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    How to get Management Buy-in for ISO 9001

    Can you achieve ISO registration without management buy-in? Are you one of the quality professionals asking yourself this question as you look into implementing ISO 9001 in your organization? While it may be possible to do this with minimal management support (you will need some sort of management review, for instance), maintaining the quality management system without ongoing support from management will be difficult – if not impossible. Some say that attaining ISO 9001 registration is easy compared to maintaining the registration. This is true, because you need to demonstrate ongoing support for the system, especially through continual improvement. Without ongoing management support this is extremely difficult.

    How do you gain management support?

    As is often said, management speaks in dollars, but as I said in Six Key Benefits of ISO 9001 Implementation it is more difficult to put the benefits of implementing ISO 9001 in terms of money. Although it might be impossible to assign a completely accurate monetary value to these benefits, here are some ideas that might help you estimate value and better gain management support:

    Improvement of your credibility and image. Do you have a customer or potential customer that includes ISO 9001 registration as part of their supplier requirements? If so, can you estimate the value of lost business that you might have captured as additional work from current customers, or new work from expanding your customer base? The immediate lost business may be some indication of what you are missing out on by not having an accredited management system in place.


    Improvement of customer satisfaction. Start with your level of customer complaints. Is it possible to identify lost business from customers due to poor customer satisfaction based on these complaints? Can you find any indication of where you could grow your business with your current customers, but are limited in your ability due to the current level of satisfaction, such as other products or services that you supply but your customers purchase elsewhere?

    Better process integration. Can you identify any obvious areas in your company where your processes are not integrated well, such as complaints of poor delivery from one process to another? If so, you may be able to place a value on correcting this, and extrapolate these savings to other integration problems that might not be as obvious, but could be discovered by implementing an ISO 9001 quality management system. Another place to look for process integration problems is in records or reports that are created by one process, but are not used elsewhere in the overall system. If the data is not being used, is it actually necessary to collect?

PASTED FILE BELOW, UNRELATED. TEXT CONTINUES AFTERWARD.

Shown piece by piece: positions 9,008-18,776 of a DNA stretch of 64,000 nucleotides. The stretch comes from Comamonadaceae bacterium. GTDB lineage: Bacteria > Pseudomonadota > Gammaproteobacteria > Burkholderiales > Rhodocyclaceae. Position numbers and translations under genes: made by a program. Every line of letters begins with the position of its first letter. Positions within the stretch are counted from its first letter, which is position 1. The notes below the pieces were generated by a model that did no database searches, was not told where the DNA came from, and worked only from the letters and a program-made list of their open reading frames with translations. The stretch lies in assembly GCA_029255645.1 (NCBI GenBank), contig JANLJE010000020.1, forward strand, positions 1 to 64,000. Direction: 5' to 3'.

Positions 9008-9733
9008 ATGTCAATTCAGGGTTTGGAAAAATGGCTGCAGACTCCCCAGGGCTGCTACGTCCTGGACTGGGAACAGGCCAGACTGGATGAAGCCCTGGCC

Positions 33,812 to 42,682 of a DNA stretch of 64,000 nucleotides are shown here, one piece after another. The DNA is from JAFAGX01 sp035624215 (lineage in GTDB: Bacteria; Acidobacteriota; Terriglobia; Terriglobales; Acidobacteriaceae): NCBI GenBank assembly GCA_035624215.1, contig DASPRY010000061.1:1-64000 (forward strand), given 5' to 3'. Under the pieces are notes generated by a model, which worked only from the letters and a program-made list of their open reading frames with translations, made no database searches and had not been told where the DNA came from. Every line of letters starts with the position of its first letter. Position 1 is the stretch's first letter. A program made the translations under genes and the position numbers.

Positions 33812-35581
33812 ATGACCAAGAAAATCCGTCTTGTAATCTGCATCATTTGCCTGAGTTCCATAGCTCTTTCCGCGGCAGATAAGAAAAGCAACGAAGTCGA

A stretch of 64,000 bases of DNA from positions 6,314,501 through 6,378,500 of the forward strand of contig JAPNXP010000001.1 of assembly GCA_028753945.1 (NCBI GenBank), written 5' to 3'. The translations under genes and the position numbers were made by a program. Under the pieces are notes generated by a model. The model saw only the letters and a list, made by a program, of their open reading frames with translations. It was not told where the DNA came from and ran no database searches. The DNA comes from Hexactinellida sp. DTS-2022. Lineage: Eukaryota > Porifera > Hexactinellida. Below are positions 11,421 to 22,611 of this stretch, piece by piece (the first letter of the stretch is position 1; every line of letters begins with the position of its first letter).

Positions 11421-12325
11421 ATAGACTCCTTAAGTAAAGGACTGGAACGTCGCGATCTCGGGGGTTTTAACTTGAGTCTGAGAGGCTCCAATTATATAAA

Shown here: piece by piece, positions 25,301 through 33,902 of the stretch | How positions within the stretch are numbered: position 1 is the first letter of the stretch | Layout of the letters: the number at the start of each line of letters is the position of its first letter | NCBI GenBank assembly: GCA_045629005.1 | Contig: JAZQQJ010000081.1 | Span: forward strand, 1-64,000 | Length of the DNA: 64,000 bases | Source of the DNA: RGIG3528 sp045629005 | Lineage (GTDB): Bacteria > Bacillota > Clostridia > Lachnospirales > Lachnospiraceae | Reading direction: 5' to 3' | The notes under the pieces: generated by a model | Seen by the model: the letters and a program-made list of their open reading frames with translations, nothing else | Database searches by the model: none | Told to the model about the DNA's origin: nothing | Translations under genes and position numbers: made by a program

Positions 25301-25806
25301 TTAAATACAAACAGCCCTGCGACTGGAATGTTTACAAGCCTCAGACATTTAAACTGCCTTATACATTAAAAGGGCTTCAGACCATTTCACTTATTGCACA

Improve your evidence for decision making. Do you have examples in your company where decisions were problematic or could have been improved if better data had been available at the decision-making process?  For example, did a change take much longer than anticipated, causing a cost over-run or lost production? Do you have examples of process changes (such as extra equipment purchased) that seemed like a good idea at the time, but ended up not working? These are prime examples supporting better evidence for decision making, and implementing a quality management system to facilitate the evidence gathering.

    Create a continual improvement culture. Building on your improvement examples from process integration, are there other obvious improvements that could be made within processes to improve them? The estimated cost savings from these improvements could obviously be gained even without implementing a quality management system, but what other improvements are hiding that could be seen by the continual improvement culture created with an ISO 9001 quality management system?

    Engagement of employees. This may be hard to value, but if you have a large employee turnover rate due to lack of employee engagement, there may be potential savings identified by finding a way to keep employees and save on training of new employees. Implementing a quality management system may be a way to make employees more empowered and eager to be engaged.

    Prepare for your presentation

    After gathering your information, the important thing is being prepared for your presentation to management. Knowing and understanding the benefits for your company will make this presentation easier and allow you to help your senior management understand why they want to implement a quality management system based on ISO 9001. Like any other initiative of this kind, the goal is to provide an advantage for your company, not to be a burden on resources.

    For help on preparing your presentation, check out this free download:  Project Proposal for ISO 9001 Implementation.

    Advisera Mark Hammar
    Author
    Mark Hammar
    Mark Hammar is a Certified Manager of Quality / Organizational Excellence through the American Society for Quality, and has been a Quality Professional since 1994. Mark has experience in auditing, improving processes, and writing procedures for Quality, Environmental, and Occupational Health & Safety Management Systems, and is certified as a Lead Auditor for ISO 9001, AS9100, and ISO 14001.